Val d’Orcia Valley Tuscany What to see Best hidden gems in italy
since 06.11.2019 12:01

  Suggestion 251185         visits 4559

  • Charming hills landscape winery wine Val d Orcia valdorcia Tuscany region regione
  • Charming hills landscape winery Val d Orcia valdorcia Tuscany region regione Toscana.jpg
  • tuscany_sunflowers_town_castle_charming_italy.jpg
  • Montalcino village Val d Orcia valdorcia Tuscany region regione Toscana.jpg
  • Pienza village Sienna Siena Val d Orcia valdorcia Tuscany region regione Toscana.jpg
  • Salumi di cinta senese prosciutto ham salame senese aperitivo toscano.jpg
  • PICI PINCI LUNGHETTI Spaghettoni Spaghetti toscani Val D Orcia Tuscany Toscana.jpg
  • Trippa ripiena Prodotto tipico Radicofani Val dOrcia.jpg
  • Ciafagnone con il cacio ricetta Val DOrcia e Val di Chiana Toscana.jpg
  • Formaggio Pecorino di Pienza prodotti della Val DOrcia Toscana.jpg
  • ZUPPA DI PANE Val D Orcia Tuscany bread soup Toscana piatto tipico toscano.jpg
  • Scottiglia senese primo piatto senese meat in Sienna Tuscany piatto tipico senese.jpg
  • Olio d oliva Extravergine della Val D Orcia uliveti in Toscana olive toscane.jpg
  • Miele di Montalcino honey tuscany.jpg


Few vistas are as idyllic and alluring as that of Italy’s Tuscan hills. Lined with cypress trees, textured with patchwork vineyards and dotted with rustic farmhouses, the countryside is all at once rural, manicured and serene, while its vibrant shades of green and yellow are a feast for the eyes.
The Val d’Orcia, encompassing Siena, Pienza and Montalcino, is one of the loveliest parts of the region.

Time seems to slow down for picturesque towns like Pienza, a real jewel known as the "Ideal City" and the beautiful Palazzo Piccolomini.
Or the little town of Castiglion d'Orcia with its fortress.
At the furthest southern most point there is the hilltop town of Radicofani with its imposing castle tower or go west, towards the walled medieval city of Montalcino and the vineyards of Brunello.
A must-see is the beautiful and suggestive Romanesque Abbey of Sant' Antimo, one of the best examples of medieval monastic architecture.

South of Siena lies a remote valley full of surprises, with rolling landscapes, a renaissance 'new town', ancient spas and, most amazingly of all, little sign of tourism.
Today, the Val D'Orcia is a destination in itself, and its expansive, sweeping landscape is wildly compelling.
The Rome-Florence railway line and most of the road traffic passes well to the east, down the Val di Chiana, leaving Orcia to walkers, cyclists and those who motor rather than drive.

Val d'Orcia is an exceptional reflection of the way the landscape was rewritten in Renaissance times to reflect the ideals of good governance and to create an aesthetically pleasing picture.
It lies to the south-east of Siena, its northern boundary approximately 25 km from the city centre.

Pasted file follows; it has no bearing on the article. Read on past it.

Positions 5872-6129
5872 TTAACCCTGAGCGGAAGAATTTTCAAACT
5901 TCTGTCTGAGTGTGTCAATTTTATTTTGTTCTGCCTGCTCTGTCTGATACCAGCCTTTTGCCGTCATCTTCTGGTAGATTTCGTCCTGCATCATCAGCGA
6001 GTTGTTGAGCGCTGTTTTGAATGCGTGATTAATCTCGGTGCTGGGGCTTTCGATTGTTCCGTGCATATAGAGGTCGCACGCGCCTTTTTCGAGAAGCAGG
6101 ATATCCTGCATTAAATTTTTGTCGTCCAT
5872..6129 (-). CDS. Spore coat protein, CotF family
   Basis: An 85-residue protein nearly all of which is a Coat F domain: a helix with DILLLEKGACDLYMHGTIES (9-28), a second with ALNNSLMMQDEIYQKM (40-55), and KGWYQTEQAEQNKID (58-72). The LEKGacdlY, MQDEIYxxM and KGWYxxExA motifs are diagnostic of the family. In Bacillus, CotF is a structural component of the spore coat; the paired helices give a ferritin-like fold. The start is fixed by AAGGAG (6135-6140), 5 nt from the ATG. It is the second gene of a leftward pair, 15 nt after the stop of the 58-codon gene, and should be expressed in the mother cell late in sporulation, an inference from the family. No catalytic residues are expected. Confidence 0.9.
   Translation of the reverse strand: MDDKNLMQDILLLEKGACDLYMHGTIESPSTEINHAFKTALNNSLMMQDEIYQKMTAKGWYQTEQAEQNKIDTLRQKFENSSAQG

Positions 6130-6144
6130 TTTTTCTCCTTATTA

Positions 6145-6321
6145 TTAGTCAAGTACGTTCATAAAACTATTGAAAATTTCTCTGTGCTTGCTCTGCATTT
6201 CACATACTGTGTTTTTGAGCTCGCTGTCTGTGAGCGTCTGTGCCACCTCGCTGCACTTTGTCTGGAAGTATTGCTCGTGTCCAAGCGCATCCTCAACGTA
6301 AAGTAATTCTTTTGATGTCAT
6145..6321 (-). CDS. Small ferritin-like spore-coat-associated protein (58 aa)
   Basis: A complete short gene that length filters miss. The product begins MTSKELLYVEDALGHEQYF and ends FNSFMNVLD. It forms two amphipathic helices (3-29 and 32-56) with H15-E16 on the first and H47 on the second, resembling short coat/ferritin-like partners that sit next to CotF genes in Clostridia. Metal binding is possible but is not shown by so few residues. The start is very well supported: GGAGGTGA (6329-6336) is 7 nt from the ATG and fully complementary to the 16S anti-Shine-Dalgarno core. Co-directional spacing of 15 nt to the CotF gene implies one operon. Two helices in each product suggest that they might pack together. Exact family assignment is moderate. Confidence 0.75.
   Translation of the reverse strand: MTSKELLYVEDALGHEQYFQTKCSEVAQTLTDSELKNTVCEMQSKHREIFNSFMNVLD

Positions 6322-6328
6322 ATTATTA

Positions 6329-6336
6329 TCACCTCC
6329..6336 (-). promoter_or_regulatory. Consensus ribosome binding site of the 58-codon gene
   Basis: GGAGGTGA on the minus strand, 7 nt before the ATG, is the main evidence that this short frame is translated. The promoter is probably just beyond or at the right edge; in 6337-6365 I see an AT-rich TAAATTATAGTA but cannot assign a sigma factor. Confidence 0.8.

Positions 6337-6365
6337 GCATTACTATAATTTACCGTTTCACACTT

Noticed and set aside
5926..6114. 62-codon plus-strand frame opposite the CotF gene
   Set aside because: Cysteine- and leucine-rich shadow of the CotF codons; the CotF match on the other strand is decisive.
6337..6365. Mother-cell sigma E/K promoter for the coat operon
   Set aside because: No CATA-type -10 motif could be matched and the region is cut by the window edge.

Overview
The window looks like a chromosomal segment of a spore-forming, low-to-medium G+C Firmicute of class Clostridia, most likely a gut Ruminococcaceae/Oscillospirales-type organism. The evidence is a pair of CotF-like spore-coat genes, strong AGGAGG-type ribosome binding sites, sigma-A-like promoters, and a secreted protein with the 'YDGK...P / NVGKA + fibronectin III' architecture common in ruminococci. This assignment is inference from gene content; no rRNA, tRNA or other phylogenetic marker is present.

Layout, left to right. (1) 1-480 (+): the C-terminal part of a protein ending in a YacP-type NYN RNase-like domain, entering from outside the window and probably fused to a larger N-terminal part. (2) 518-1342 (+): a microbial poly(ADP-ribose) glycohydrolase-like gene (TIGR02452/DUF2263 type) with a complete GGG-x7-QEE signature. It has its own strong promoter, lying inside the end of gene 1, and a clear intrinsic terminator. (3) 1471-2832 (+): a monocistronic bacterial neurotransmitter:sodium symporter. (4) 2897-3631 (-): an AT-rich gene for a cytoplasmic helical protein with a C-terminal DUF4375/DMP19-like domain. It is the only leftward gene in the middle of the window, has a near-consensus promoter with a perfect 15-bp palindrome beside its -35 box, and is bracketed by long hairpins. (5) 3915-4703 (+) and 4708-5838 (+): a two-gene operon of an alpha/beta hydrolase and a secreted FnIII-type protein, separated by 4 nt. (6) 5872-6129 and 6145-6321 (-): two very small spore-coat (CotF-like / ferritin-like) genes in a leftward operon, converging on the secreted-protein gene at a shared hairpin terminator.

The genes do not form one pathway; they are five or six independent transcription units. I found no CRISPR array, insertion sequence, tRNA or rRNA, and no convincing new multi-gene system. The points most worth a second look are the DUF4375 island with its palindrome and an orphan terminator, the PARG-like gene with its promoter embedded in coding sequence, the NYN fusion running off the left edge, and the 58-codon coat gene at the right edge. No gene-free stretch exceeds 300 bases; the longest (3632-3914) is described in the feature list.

The landscape reflects colonization by the merchants of Siena in the 14th and 15th centuries.

The Val d’Orcia is characterised by gentle, carefully-cultivated hills occasionally broken by gullies and by picturesque towns and villages such as Pienza (rebuilt as an “ideal town” in the 15th century under the patronage of Pope Pius II), Radicofani (home to the notorious brigand-hero Ghino di Tacco) and Montalcino (the Brunello di Montalcino is counted among the most prestigious of Italian wines, rated 2007 #1 world wine by Wine Spectator).
It is a landscape which has become familiar through its depiction in works of art from the Renaissance painting to the modern photograph.
In 2004 the Val d’Orcia was added to the UNESCO list of World Heritage Sites.

The tours in Val d’Orcia usually start in Siena.

From this medieval town, head down Via Cassia, first passing through the Crete Senesi area, which is characterised by a surreal and spectacular landscape.
The first stop in Val d’Orcia is Buonconvento, a small walled hamlet considered among one of the most beautiful villages in Italy.
It was a stop for travellers along the ancient Via Francigena, which connected Northern Europe to Rome in medieval times, and is also an important center for trade in the area.
Val d’Orcia has many high-quality local products, especially the wines, including reds, such as Brunello di Montalcino and Vino Nobile of Montepulciano.
Other specialties include, olive oil, saffron, mushrooms and truffles.
San Quirico d’Orcia is the next stop of your journey. Be sure to look for the road with endless cypress tress right before you enter the village.
It is one of the most photographed panoramas of Tuscany.
San Quirico was a very important stop in ancient times, as it sat right along the pilgrimage route Via Francigena.

The valley has long been an idyllic getaway for Italians and foreign travelers alike.
They come for the relaxed sophistication found in and around the towns of Montalcino, Pienza, and Montepulciano, for the renowned cuisine and wine, and for the area’s convenience to Florence and Rome (both are less than a two-hour drive away).
Autumn always shows the valley at its best: As the tourist season winds down, vineyards turn to russet and gold, and harvest festivals abound.

Pienza: spectacular and perfect Renaissance hill town boasting a unique panorama all over the Orcia Valley. Don’t miss the Pecorino cheese rolling tournament taking place at the beginning of September.